Stage 3 = Active

Key question: How much time do you spend talking to customers in person either in your branches or at your customers’ home/ place of work?

We are now into proactive, real-time communication and this is best done in person.

The best source of feedback is talking to customers one on one or in small groups to really get under the skin of what they think and to learn first hand what they like and dislike.

If you are a multichannel business, i.e. you have online and branches, then there is no excuse for not getting out onto the front line and actually seeing and experiencing what level of service your customers get from your business. What you learn will be gold dust and if you chose to make changes to your business will create measurable improvements to your business.

If you are a purely online business it is a bit harder to get in front of your customers face to face but not impossible if you have the motivation to do so.

Whilst it is great to see your customers in your branches it is even better if you can visit them at their place of work or home where they actually use your service. There have been many occasions where seeing your customers use your website or mobile app in their living room, office or place of work where you find insights you would not ordinarily find.

Simple steps to get started:

  1. Spend one day per week out with customers in your branches, in their home or at their place of work
  2. If appropriate follow-up with each customer you meet either by responding to their feedback or letting them know if you have solved their issue/ problem

Stage 4 = Leadership

Key question: As a leader do you champion the voice of the customer in meetings and take a customer lens with performance metrics?

Have you ever been in a cross functional meeting and each team puts their views across on the latest and greatest project. Finance, operations, risk and sales all give the project the green light. Who is the voice of the customer in these meetings? Just because a project ticks all your corporate boxes that does not mean it is right for the customer.  Leadership stage is about voicing the customers’ views and opinions in meetings and taking a customer lens when it comes to performance metrics.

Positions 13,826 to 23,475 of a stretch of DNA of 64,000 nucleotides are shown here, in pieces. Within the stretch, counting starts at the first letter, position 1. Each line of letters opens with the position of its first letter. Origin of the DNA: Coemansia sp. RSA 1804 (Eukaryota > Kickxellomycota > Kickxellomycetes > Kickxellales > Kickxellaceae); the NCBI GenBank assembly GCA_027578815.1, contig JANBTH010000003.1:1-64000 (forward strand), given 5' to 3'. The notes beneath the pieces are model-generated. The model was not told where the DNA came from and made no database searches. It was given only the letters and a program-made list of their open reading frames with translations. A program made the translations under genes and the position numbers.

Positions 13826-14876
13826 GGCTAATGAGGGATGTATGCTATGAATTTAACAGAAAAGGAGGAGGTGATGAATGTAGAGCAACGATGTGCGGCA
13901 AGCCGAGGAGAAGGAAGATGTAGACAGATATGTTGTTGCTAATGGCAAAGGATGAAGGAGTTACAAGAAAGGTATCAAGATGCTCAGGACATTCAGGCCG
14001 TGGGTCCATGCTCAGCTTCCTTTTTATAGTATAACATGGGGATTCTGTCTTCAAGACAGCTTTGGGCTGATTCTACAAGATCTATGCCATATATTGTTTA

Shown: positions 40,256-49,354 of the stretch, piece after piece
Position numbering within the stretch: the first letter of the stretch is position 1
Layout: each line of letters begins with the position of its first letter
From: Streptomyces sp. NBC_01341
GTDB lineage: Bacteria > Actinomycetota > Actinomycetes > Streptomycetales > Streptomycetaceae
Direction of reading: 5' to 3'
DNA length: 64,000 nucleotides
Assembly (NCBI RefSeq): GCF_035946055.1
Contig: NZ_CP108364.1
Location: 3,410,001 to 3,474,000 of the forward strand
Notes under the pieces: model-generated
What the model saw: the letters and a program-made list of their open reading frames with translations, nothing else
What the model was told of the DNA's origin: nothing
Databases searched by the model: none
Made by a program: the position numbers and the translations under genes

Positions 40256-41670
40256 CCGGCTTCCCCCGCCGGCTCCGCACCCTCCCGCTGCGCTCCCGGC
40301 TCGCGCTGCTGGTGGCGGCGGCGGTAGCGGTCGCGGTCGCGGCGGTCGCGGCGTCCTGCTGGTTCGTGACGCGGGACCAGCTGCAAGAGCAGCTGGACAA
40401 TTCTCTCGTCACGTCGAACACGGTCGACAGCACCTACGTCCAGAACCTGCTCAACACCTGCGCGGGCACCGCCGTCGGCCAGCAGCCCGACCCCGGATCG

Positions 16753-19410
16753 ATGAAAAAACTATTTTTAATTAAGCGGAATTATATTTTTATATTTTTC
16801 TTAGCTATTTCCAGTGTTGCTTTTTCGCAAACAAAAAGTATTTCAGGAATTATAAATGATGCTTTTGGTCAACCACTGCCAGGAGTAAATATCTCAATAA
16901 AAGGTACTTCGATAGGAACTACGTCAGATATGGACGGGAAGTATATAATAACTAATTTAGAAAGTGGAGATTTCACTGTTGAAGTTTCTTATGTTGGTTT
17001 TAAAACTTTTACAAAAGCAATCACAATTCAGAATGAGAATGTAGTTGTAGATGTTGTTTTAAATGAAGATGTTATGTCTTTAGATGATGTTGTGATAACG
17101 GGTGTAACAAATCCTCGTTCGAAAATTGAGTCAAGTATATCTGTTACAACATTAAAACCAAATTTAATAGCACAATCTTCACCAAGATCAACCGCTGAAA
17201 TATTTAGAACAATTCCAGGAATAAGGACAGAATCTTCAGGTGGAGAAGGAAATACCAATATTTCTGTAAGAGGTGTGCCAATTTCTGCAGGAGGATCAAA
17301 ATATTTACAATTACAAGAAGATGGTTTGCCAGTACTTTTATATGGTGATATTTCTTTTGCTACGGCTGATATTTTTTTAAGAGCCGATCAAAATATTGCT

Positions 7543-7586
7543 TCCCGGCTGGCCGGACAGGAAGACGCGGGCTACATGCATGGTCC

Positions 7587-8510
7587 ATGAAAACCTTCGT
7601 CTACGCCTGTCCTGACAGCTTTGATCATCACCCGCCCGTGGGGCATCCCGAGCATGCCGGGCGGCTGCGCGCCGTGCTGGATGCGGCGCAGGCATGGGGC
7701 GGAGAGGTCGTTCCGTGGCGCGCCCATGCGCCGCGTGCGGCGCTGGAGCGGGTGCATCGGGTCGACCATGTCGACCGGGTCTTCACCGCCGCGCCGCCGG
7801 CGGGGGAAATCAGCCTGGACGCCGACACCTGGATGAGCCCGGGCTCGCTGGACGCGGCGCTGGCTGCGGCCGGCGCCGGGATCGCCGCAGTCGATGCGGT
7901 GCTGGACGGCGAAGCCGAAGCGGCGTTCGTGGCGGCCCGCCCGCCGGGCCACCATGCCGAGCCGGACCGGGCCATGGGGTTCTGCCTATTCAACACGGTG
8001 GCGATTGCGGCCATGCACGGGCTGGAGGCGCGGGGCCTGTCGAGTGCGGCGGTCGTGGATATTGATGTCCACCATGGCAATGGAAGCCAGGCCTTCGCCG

A good example of this is when you see a scorecard with 4% product substitutions. Most people would see that as a very good performance and would not look to improve this. But look at this from a customer lens.
In an average grocery order of 55 items that would mean that two items were not delivered to the customers. Imagine that you have ordered all the ingredients for a special home cooked meal and two ingredients did not arrive, you would not be happy.

When you translate your metrics into what the customer actually receives then it makes you look at your metrics very differently.

Simple steps to get started:

  1. “Walk your digital store” – browse your website everyday to see what the customer sees
  2. Ensure your start every meeting talking about customer feedback
  3. Look at metrics/ change from a customer point of view

Stage 5 = Organisational

Key question: Do your team and the wider organisation talk to at least 10-15 customers per week and champion the customer in internal meetings

It is all well and good for you to be customer focused, but as a leader you only have so much impact. The real power is when you lead from the front, obsess about customers and then your team will model your actions and then soon they will follow suit.

I like to include one or two members of my team when I visit customers, go to the call centre or when I am reading customer emails. This way they will take this experience back to their teams and it will slowly start to become habit forming.

When you are not around in meetings or in the office and you learn that your team are talking about customer feedback, looking at change from a customer point of view and getting out to see customers you know you have reached stage 5.

Simple steps to get started:

  1. Get each member of your team talking to at least 10 customers per week
  2. Take your whole team out to see customers at least one day per month
  3. Collaborate with customers during projects

Final thoughts

I will leave you with one pearl of wisdom that a great line manager once told me after he saw I was frustrated at not being able to help the customer as much as I had wanted. He said, “Arif, customers don’t care if you solve their problem, they only care that you care.”, then he went on to say “You will not be able to help every customer but if you genuinely care about helping them they will pick up on that and have more loyalty for your brand.”